The “bug density” numbers (from the first study) here are highly suspect if you look at the underlying methodology. These are not accurate estimations. Furthermore, there are so many factors at work here that are not explicitly mentioned.
Someone else mentioned the experience level of the coders which is a major factor.
Another is the notion of “density”. It appears (since he didn’t really include any units) that the author of the study for the chart you reference didn’t even normalize with respect to LOC but only number of repositories. That’s crazy. Obviously, larger code bases will have more bugs and exactly explains why niche languages appear to do better.
Even if the numbers were normalized by LOC, it still assumes that that number of bugs scales linearly with LOC. I’m not sure that is the case. My experience is that the complexity of code scales with the “surface area” of the code which tends to increase more than linearly. As a result, it wouldn’t surprise me at all if larger projects had an inherently high bug density than smaller projects in the same language.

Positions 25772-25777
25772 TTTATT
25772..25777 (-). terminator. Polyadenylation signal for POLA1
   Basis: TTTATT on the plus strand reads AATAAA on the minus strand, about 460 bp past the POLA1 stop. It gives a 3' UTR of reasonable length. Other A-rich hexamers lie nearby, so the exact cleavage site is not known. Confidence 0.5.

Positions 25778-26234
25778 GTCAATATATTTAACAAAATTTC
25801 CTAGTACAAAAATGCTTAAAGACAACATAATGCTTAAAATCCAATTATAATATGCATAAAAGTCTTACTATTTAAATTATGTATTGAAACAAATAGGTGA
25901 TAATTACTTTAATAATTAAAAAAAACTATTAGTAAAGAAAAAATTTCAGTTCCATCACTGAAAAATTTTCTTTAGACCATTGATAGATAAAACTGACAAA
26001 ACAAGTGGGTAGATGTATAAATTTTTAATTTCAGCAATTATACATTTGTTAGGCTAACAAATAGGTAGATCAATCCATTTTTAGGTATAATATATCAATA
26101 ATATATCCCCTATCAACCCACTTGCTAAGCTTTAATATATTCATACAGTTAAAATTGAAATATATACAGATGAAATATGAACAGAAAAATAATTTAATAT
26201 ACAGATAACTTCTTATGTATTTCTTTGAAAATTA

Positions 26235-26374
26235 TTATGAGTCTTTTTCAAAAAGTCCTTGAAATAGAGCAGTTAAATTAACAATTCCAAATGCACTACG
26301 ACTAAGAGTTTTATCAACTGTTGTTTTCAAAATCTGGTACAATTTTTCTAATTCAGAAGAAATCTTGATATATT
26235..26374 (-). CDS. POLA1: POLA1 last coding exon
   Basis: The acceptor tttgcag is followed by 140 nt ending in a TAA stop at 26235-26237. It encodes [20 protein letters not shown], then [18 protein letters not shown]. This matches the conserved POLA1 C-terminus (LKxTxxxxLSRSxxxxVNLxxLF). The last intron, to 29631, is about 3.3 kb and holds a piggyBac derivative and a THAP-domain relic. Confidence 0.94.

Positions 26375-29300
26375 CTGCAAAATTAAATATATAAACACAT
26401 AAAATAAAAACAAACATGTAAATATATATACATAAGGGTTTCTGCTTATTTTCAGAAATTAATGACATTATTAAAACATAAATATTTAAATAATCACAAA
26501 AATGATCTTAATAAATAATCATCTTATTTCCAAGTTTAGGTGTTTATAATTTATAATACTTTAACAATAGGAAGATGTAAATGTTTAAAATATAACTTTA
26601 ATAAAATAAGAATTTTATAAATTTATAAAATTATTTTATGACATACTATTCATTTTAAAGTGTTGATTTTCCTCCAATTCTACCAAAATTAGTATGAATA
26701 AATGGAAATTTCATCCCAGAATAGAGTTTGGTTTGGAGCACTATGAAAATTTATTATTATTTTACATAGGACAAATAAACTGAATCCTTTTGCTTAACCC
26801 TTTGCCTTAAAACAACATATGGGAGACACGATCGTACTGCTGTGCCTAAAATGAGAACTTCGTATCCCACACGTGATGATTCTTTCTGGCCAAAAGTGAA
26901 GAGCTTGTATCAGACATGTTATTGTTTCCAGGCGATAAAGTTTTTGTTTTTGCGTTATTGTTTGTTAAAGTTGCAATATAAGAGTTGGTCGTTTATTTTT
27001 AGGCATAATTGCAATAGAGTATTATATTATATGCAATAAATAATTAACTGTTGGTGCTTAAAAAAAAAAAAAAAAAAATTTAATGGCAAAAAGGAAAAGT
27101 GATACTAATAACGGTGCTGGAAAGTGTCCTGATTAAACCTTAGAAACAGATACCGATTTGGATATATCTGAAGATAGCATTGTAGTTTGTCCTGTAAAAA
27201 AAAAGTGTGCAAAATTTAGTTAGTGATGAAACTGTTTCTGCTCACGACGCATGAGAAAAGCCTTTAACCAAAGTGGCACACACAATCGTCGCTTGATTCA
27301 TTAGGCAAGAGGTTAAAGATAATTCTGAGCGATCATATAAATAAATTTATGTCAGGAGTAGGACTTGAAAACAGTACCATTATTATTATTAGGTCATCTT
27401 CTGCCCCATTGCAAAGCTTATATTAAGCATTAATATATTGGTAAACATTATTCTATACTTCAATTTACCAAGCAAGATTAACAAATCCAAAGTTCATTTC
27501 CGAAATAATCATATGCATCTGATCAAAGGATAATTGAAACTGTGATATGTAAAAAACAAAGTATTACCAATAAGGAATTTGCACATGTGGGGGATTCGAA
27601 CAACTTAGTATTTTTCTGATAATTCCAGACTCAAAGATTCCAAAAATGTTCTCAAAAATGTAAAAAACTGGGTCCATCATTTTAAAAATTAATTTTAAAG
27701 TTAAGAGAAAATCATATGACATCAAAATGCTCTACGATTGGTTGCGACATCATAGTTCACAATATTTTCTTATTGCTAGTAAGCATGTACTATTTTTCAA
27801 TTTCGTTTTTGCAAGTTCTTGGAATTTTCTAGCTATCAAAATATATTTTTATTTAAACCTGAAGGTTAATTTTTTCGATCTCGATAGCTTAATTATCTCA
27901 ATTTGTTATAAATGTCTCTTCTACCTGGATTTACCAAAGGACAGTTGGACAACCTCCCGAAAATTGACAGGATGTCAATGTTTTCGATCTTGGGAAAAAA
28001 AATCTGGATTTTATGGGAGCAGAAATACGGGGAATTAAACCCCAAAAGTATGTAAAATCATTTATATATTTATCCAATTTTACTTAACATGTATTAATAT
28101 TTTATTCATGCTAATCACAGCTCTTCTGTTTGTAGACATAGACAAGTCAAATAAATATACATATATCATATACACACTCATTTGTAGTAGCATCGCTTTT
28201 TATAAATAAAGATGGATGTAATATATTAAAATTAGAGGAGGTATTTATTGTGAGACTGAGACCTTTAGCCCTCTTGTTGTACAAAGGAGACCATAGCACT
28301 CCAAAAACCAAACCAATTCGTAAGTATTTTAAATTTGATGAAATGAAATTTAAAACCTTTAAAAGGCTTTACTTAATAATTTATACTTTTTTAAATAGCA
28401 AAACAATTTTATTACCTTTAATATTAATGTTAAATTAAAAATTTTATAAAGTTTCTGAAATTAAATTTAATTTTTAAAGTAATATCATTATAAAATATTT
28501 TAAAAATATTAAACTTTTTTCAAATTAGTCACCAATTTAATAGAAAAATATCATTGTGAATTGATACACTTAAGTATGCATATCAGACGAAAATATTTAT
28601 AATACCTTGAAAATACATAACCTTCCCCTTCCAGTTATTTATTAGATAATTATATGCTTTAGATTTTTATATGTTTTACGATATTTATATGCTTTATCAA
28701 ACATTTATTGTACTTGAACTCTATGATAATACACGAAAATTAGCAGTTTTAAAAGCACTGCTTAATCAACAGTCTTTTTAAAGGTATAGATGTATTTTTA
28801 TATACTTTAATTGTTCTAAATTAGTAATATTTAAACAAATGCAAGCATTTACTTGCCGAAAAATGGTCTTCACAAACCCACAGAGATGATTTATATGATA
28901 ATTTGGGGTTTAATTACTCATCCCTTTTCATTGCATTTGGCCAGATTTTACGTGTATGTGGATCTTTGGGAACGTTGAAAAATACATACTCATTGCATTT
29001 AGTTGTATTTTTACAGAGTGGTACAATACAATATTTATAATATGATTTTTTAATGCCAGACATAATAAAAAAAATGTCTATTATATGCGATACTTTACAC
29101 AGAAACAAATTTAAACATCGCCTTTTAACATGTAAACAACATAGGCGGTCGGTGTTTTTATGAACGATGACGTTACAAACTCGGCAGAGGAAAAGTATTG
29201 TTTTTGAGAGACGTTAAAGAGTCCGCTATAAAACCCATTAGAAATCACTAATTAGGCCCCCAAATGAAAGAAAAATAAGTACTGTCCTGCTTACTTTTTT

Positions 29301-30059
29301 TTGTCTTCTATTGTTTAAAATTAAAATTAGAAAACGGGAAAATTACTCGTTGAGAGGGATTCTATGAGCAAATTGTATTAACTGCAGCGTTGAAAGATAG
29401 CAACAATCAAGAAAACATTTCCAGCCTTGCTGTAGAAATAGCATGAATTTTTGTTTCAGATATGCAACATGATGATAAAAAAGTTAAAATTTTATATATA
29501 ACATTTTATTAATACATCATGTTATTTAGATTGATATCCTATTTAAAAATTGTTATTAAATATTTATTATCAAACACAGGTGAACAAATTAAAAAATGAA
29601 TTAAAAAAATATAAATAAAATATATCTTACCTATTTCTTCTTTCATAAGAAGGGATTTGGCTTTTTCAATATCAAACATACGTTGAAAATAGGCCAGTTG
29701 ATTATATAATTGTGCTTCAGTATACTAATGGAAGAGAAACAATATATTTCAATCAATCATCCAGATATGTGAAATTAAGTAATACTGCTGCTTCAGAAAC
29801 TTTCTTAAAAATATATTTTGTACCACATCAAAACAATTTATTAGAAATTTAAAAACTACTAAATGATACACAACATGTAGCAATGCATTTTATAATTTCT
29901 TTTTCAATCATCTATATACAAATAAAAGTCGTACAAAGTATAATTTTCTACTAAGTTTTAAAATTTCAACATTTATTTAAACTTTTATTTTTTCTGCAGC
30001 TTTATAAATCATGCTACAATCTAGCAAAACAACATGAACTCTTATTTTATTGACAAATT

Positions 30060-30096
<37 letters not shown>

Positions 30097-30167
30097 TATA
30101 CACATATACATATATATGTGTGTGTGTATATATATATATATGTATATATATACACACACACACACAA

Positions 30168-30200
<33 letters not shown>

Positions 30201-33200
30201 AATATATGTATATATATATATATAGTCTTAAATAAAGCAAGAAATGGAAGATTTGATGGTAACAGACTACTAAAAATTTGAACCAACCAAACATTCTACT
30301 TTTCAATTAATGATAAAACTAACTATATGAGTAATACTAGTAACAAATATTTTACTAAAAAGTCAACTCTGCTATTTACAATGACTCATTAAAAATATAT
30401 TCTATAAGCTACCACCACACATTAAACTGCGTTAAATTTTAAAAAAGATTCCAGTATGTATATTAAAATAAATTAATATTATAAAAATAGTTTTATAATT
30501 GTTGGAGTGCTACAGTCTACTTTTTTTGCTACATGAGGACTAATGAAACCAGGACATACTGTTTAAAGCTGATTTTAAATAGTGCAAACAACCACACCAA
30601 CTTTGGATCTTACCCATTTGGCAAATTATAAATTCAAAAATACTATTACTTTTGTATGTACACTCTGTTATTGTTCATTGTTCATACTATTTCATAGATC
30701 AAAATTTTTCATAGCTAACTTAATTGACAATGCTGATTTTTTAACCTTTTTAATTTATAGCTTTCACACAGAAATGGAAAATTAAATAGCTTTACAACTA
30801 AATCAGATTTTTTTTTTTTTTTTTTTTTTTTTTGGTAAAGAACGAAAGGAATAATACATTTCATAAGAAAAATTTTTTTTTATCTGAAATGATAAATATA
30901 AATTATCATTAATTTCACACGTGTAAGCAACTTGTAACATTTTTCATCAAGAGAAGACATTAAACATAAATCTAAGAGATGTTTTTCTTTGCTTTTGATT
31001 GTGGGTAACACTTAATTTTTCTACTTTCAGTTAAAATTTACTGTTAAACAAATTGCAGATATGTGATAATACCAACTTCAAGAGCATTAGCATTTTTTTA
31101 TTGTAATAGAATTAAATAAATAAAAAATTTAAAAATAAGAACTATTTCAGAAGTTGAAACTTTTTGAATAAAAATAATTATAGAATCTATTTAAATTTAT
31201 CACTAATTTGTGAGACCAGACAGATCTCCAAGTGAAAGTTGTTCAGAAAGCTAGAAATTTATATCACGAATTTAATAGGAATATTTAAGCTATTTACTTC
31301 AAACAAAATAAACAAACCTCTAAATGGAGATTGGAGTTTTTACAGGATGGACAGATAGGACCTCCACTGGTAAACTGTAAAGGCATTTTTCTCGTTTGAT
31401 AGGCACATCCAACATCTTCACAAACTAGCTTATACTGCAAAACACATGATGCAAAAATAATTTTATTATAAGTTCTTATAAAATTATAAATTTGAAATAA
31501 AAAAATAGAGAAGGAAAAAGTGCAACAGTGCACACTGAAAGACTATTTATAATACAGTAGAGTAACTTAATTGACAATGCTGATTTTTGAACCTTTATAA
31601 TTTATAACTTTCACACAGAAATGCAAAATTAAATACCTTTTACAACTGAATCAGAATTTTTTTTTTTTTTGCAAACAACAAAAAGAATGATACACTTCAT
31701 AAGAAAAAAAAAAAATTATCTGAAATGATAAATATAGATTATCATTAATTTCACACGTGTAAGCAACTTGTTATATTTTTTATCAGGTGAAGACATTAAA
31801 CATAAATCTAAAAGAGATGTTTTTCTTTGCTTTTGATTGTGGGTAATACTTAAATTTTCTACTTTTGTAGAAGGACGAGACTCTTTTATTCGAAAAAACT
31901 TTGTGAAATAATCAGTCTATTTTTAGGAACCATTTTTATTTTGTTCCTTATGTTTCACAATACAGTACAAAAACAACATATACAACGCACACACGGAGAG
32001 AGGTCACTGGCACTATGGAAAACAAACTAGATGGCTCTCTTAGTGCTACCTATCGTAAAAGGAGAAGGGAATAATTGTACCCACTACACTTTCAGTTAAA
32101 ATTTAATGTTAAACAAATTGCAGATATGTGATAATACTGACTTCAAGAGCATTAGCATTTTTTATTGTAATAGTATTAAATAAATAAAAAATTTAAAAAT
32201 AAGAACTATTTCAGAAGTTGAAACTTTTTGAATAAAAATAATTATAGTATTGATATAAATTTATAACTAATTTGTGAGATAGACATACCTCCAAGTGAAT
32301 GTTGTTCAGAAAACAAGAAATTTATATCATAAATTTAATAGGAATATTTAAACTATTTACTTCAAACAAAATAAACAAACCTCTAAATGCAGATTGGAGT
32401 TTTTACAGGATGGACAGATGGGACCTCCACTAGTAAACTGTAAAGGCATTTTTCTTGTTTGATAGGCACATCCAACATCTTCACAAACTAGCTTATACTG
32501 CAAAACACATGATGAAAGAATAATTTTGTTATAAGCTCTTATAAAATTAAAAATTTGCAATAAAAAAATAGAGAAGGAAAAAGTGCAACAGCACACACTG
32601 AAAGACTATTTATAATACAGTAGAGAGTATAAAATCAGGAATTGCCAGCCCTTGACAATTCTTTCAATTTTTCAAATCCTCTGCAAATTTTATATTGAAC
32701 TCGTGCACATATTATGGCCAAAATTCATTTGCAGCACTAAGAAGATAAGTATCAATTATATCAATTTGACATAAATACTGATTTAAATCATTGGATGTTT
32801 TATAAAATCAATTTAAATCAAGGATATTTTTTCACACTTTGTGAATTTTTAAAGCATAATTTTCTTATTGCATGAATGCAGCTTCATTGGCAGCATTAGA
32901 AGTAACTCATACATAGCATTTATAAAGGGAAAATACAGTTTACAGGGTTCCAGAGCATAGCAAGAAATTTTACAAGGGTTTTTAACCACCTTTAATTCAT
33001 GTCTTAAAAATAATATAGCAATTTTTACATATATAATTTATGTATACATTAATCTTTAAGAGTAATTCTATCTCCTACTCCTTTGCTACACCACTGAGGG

Another factor that is ignore…how long did it take to write this code? We might both implement the same functionality with two different languages and end up with the same number of bugs. If I can write it twice as fast, that is still a markedly better use of me (as a resource).
Finally, as somebody who has written lots of code in both dynamically typed and statically typed languages, I have a hard time swallowing any of this data. It doesn’t even qualify as a first-order approximation of relevant statistics. The correct methodology (and from what I saw neither study actually did this), would be to define a set of requirements for some non-trivial functionality and have different programmers implement those requirements using different languages. They should measure both the development time (that means writing code AND writing tests AND debugging) and number of bugs identified when the programmer considered the requirements met. Those would be useful numbers.